15 April 2011 19:27 [Source: ICIS news]
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HOUSTON (ICIS)--US propylene contracts for April will likely rise by 15 cents/lb ($331/tonne, €228/tonne), market sources said on Friday, citing the initial contracts that have already settled at that level.
The 20% increase, which stems from tight supply, puts polymer-grade propylene (PGP) at 87.50 cents/lb, topping the 85 cent/lb record settlement of July 2008.
The 15 cent/lb jump puts chemical-grade propylene (CGP) at 86 cents/lb.
According to sources, a number of contracts were agreed at those levels, but a full-market settlement was yet to be reached.
“It will happen, but not everybody [is] there yet,” a market source said.
A significant April increase in propylene was widely expected because of sharply higher refinery-grade propylene (RGP) spot prices in recent weeks.
Spot RGP is an indicator for trends on the contract side as the product accounts for around 60% of the US propylene market.
RGP for April was bid on Friday at 85 cents/lb, which is up from deals done at 71.50-72.00 cents/lb four weeks ago.
US producers had initially nominated increases of 15% for April propylene, but later withdrew the initiatives and pushed for a larger increase because of a continued uptrend in RGP.
Market sources said RGP prices were rising because of tight supply following a heavy refinery turnaround season in the first quarter.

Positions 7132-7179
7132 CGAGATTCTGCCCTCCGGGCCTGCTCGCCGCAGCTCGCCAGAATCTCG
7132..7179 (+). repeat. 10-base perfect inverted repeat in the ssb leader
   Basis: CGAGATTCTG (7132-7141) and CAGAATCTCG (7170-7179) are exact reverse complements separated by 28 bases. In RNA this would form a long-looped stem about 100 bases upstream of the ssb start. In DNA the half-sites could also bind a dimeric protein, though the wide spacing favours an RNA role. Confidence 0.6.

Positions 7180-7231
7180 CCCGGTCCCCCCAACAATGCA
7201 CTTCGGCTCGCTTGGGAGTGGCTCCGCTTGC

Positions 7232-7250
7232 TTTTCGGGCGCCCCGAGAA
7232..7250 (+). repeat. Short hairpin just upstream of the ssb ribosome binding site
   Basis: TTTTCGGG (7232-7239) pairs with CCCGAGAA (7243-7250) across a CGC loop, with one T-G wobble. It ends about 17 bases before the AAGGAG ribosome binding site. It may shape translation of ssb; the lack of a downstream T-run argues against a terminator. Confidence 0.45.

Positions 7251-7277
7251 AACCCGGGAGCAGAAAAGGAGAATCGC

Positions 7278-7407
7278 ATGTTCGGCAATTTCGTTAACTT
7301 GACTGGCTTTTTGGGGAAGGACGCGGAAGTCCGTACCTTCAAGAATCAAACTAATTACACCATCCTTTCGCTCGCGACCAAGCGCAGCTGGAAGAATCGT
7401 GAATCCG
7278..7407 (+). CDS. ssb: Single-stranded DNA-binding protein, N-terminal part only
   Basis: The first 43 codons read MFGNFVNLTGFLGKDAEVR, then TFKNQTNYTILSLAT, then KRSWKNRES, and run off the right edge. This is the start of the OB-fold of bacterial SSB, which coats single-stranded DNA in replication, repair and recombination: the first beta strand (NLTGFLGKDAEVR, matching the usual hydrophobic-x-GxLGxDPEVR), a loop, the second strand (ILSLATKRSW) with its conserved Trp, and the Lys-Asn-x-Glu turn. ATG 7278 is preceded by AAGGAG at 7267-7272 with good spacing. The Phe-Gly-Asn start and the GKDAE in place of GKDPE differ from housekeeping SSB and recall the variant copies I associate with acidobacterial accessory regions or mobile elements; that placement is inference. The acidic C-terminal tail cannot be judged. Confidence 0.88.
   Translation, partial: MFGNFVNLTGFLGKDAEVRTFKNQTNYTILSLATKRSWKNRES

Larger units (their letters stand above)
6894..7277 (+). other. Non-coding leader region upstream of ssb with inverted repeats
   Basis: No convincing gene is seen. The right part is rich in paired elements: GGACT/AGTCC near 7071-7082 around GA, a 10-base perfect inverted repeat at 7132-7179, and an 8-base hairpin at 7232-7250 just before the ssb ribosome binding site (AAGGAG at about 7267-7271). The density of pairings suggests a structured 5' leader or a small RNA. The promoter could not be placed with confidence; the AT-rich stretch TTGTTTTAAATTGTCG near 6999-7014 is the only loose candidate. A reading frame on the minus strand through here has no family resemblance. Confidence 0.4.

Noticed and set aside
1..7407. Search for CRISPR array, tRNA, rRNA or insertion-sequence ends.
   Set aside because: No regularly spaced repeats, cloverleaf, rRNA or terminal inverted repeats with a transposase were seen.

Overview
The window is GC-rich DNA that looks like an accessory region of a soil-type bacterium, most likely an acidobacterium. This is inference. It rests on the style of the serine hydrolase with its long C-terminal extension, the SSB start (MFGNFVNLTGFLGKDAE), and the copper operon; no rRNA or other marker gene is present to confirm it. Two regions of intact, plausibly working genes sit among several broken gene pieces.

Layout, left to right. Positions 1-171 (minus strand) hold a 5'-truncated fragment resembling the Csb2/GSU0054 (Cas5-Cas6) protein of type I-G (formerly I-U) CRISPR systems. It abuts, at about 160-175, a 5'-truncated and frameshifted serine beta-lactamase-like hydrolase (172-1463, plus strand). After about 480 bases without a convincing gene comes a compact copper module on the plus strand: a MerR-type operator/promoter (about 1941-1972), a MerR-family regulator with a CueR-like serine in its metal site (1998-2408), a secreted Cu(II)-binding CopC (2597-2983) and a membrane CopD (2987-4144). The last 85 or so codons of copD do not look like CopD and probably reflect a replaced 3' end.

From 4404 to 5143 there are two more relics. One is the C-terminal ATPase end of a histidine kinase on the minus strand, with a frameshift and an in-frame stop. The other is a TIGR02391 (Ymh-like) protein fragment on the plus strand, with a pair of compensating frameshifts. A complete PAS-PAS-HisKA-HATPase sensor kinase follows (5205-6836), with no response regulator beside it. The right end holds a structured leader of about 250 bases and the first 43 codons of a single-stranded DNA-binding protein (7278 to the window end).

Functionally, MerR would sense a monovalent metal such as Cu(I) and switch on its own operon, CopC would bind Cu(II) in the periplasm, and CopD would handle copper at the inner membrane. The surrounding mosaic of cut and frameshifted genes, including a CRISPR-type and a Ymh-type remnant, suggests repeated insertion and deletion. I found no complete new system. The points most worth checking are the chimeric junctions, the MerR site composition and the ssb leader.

The US had some 18 planned refinery shutdowns between January and March.
Maintenance also took place at another seven US refineries, which experienced outages lasting at least one week in the first three months of the year.
The refinery shutdowns have pushed US propylene stocks to their lowest level since December 2007, according to data from the Energy Information Administration (EIA).
The latest EIA figures put refinery-sourced propylene inventories at 1.523m bbl in the week ended 8 April, down by 38% from 2.468m bbl four weeks earlier.
US RGP prices were also receiving support from the recent restart of two cumene plants that went down for maintenance in the first quarter.
A third cumene unit was taken off line last week, but is expected to restart production by the end of April.
The surge in propylene prices could lead to demand destruction in the months ahead because buyers, particularly in the polypropylene (PP) sector, will struggle to pass through the April increase, a market participant said.
PP inventories have dropped compared with January, the source said, estimating that PP producers do not have too much extra material on hand and that some product substitution could happen downstream.
PP accounted for 56% of US propylene demand in 2010, according to industry figures.
Major US producers of PGP and CGP include Chevron Phillips Chemical, Enterprise Products, ExxonMobil, LyondellBasell, Petrologistics and Shell Chemical.
The main buyers include Dow Chemical, INEOS, Ascend Performance Materials and Total.
($1 = €0.69)
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